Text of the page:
There IS a difference between intense training and competition. Learn how to ride that fine line between the two.
Training should make up 70 to 80 percent of your time at the gym. Training includes your long warm-up, your mobility work, your strength and skill work as well as stretching after. Usually you’re working below your physical capacity here, and thats where progress is made!
Warm-up? Can this help me make progress?
Absolutely! The seemingly-boring, repetitive tinkering to improve your ankle or shoulder flexibility, or the three-days-a-week squat program that has you asking, “Back squats again?” are absolutely where the biggest gains are made.
What about the conditioning—the reason 50% of us show up?
It’s important, but it’s not where the gains are made, per se. Think of conditioning as a chance to put your newfound strength and skill work to use.
What do you mean? Isn’t conditioning the place I should ruin myself and end up on the ground in a pool of sweat every day?
Not if you’re doing it right. If you’re conditioning in a way that’s helping you improve your overall fitness and health, then it should feel controlled and well-paced, just like your strength and skill work. If you feel like you might pass out, chances are you went out too hard, and will likely end up slower in the end.
One of the most well-respected coaches around, James FitzGerald, the owner of Opex Fitness in Arizona, explained that every workout should have an intended stimulus. This means, when you hear “3, 2, 1 Go,” it shouldn’t be a giant free-for-all chaotic experience, where people devastate their bodies and can’t recover for three hours. In fact, most of the time you shouldn’t even be going at a 100 percent effort.
What? I shouldn’t try my hardest?
Think about this quote for a minute:
“CrossFit has been marketed as a sport where everyone’s so intense all the time, but the best CrossFit athletes in the world are never going that hard,” - James FitzGerald.
The point is simply staying below your personal threshold on any given multi-modal workout will usually make you faster in the end. The concept is simple to understand when we’re talking about a single modality, such as running, rowing or swimming. Nobody is going to sprint the first 30 seconds of a 5-km run. But time and time again during multi-modal workouts (a few different movements together in one workout) we’ve never done before, people do the equivalent of the latter, making you slower in the end.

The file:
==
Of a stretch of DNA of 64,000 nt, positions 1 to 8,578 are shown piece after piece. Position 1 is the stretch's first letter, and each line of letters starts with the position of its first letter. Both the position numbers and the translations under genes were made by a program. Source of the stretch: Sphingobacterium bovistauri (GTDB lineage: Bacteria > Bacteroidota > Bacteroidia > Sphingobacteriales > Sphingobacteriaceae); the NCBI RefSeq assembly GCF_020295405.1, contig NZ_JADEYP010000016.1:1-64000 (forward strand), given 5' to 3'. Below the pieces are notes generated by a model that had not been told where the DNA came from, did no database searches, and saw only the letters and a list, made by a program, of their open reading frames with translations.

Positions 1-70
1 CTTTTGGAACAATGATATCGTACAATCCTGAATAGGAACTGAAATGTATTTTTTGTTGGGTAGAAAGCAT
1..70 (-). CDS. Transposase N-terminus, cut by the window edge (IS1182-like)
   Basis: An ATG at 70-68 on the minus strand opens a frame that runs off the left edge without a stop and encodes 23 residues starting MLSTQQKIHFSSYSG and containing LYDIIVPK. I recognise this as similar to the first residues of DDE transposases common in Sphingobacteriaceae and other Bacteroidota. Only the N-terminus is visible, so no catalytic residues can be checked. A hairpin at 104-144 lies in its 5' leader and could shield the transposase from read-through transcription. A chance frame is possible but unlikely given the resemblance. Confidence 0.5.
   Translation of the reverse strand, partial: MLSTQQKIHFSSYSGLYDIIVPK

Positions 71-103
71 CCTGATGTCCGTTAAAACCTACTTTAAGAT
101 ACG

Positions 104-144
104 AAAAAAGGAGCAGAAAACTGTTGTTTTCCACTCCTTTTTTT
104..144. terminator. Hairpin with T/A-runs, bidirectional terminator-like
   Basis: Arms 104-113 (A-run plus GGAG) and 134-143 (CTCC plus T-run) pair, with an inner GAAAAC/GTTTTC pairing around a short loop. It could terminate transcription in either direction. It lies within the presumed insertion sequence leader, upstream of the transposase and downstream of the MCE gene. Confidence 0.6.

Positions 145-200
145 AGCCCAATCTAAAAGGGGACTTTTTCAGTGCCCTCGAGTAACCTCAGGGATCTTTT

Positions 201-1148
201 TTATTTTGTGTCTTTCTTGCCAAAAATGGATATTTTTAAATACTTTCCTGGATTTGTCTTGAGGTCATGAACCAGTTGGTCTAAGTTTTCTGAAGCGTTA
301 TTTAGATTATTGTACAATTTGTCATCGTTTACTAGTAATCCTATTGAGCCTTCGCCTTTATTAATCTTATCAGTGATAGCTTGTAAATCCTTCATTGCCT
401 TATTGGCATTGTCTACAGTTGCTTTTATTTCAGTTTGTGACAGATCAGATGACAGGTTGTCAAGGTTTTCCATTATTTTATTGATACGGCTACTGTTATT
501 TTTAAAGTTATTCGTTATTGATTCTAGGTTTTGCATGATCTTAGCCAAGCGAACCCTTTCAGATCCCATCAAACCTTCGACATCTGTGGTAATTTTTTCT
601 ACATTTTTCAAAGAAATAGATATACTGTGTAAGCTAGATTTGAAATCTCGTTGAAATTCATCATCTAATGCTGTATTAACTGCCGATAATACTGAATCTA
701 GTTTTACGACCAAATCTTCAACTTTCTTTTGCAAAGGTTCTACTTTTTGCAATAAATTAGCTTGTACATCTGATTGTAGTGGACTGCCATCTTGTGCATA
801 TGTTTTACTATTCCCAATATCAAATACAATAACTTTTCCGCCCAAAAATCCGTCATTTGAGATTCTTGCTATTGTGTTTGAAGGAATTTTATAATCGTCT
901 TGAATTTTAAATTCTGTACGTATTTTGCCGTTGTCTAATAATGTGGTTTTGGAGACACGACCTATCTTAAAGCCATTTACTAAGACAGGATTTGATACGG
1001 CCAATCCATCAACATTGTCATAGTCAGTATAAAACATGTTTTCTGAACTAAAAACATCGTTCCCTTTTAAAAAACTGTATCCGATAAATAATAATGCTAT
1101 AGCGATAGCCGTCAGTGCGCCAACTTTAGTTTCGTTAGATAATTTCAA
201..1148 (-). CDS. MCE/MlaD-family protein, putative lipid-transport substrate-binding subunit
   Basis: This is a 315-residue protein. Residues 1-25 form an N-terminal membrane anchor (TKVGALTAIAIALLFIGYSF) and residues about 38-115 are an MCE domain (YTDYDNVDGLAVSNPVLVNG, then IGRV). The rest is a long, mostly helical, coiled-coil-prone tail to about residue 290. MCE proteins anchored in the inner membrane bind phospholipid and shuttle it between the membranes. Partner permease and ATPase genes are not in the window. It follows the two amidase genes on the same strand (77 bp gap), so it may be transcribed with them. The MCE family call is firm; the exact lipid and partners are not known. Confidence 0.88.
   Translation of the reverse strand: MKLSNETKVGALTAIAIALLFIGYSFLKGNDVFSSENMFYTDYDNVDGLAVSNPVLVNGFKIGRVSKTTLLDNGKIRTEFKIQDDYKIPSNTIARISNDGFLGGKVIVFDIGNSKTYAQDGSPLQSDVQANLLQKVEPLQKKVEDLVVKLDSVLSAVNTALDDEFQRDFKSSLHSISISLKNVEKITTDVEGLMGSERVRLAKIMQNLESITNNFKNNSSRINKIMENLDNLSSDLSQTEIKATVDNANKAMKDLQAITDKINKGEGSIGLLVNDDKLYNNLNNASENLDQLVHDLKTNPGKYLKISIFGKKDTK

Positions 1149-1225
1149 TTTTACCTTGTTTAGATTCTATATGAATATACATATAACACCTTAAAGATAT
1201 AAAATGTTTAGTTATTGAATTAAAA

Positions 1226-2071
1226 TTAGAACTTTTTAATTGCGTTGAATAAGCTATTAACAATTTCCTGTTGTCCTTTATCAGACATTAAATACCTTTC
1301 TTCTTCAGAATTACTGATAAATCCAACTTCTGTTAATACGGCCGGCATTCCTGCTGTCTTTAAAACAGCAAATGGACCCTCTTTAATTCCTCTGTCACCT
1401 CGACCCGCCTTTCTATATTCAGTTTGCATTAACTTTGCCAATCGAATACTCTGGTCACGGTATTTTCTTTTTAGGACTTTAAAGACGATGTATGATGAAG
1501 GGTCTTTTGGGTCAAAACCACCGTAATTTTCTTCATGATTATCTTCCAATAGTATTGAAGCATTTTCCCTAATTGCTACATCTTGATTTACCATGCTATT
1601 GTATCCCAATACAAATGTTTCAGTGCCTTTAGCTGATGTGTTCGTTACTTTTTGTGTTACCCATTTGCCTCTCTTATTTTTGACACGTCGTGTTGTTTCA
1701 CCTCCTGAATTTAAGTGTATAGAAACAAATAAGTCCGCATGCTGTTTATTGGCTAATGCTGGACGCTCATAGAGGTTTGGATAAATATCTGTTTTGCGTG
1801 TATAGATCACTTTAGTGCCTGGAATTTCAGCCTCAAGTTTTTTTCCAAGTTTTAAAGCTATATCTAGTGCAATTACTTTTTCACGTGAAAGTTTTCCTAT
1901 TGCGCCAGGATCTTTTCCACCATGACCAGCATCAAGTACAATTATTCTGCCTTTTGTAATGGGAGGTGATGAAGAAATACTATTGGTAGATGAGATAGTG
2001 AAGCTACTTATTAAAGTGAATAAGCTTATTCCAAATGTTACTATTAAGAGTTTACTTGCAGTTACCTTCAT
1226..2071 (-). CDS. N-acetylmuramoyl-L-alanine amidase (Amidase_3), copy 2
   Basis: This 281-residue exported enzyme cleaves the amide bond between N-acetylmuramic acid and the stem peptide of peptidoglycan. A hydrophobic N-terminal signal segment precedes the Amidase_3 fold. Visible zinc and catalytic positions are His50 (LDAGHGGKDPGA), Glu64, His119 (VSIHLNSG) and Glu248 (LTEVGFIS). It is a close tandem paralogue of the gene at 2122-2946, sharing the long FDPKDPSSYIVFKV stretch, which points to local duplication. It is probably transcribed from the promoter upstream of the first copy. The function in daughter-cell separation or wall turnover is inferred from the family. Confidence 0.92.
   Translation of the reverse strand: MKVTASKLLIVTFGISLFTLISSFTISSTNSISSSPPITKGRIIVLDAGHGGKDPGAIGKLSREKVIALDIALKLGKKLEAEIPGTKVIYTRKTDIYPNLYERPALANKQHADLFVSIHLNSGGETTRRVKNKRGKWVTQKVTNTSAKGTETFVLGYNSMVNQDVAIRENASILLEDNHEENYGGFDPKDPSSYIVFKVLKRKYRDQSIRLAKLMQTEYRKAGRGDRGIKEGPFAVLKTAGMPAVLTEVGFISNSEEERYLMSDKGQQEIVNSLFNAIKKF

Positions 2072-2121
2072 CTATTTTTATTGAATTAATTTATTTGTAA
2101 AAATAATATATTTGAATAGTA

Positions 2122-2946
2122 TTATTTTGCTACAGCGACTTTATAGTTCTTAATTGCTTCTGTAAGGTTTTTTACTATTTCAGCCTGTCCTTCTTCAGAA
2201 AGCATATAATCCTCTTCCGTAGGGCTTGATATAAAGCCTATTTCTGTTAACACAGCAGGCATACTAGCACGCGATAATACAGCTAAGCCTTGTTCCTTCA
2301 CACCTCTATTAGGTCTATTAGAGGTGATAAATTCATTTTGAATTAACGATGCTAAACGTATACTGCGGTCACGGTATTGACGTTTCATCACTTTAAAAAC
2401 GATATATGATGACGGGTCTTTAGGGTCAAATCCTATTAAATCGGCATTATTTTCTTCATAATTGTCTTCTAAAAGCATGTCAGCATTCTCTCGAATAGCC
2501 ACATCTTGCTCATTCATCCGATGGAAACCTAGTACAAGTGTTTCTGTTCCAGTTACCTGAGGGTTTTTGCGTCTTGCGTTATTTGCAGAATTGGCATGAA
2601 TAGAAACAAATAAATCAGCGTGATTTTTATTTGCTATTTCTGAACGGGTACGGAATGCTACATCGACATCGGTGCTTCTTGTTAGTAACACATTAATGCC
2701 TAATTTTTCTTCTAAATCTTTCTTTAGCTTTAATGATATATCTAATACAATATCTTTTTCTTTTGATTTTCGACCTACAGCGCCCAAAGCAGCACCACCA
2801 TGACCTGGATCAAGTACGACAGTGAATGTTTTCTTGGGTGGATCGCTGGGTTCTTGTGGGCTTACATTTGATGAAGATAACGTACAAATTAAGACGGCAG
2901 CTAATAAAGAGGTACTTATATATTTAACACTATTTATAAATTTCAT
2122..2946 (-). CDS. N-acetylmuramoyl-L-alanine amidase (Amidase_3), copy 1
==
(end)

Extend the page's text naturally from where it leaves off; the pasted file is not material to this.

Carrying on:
For those of you who like the pain: Don’t worry, you will still feel pain during conditioning workouts, but try to save it for the final quarter of the conditioning workout—the big sprint finish! If you’re in pain in the first half of the workout you’re in trouble.
Going back to FitzGerald’s point: His overarching argument is that sticking with an 80 percent effort in both training and competition will likely lead to the best overall performances. This doesn’t mean you’re not working at improving your fitness; after all, if your 80 percent effort keeps getting better and better, then so does your 100 percent effort. This will keep you healthy long term in your training and ensure safe, steady progress.
Testing makes up 10 to 15 percent of our time in the gym. We have 1-2 Competition Days per week.
It’s essentially the sport aspect of what we do—the game day. Everyday can’t be a test day, but remembering to test yourself here and there can go a long way in keeping you motivated as an athlete, as well as giving you moments of both fear and satisfaction. Test day is the time it’s acceptable to flirt with the line of going out too hard and overdosing yourself a bit, as doing this is a great way to learn about where you’re fitness level is at and how your body responds to certain situations.
THAT BEING SAID, even when you put yourself out there—either in the gym, at a competition or in life—as FitzGerald pointed out, this still doesn’t mean you’re overdosing yourself to a place that takes its toll on your performance recovery. It’s still best off knowing your fitness level, having a plan of attack, and avoiding going out too hard and fading by the third round of a five round workout.
Test days are important, but smart testing, as opposed to blindly jumping in without a plan, is always best.
We don't talk about playing too much, but we think it’s important to give yourself the license to play from time-to-time. Maybe 5 percent of the time.
Playing might involve working on some gymnastics skills on the monkey bars at the park, or maybe it involves flipping tires or throwing heavy stones around. Maybe it means picking up a new sport, or going hiking or surfing. Playing can be dangerous if you're fooling around with movements you're not ready to do, but if you've been putting in the training work everyday, and testing yourself periodically, you generally will develop a pretty good body awareness, and overall sense of what you're capable of. Have fun in your training and live a great, healthy life!Start your post here...

Crossfit Marshfield

835 Plain St,

Marshfield, MA 02050

Phone. 781-536-4992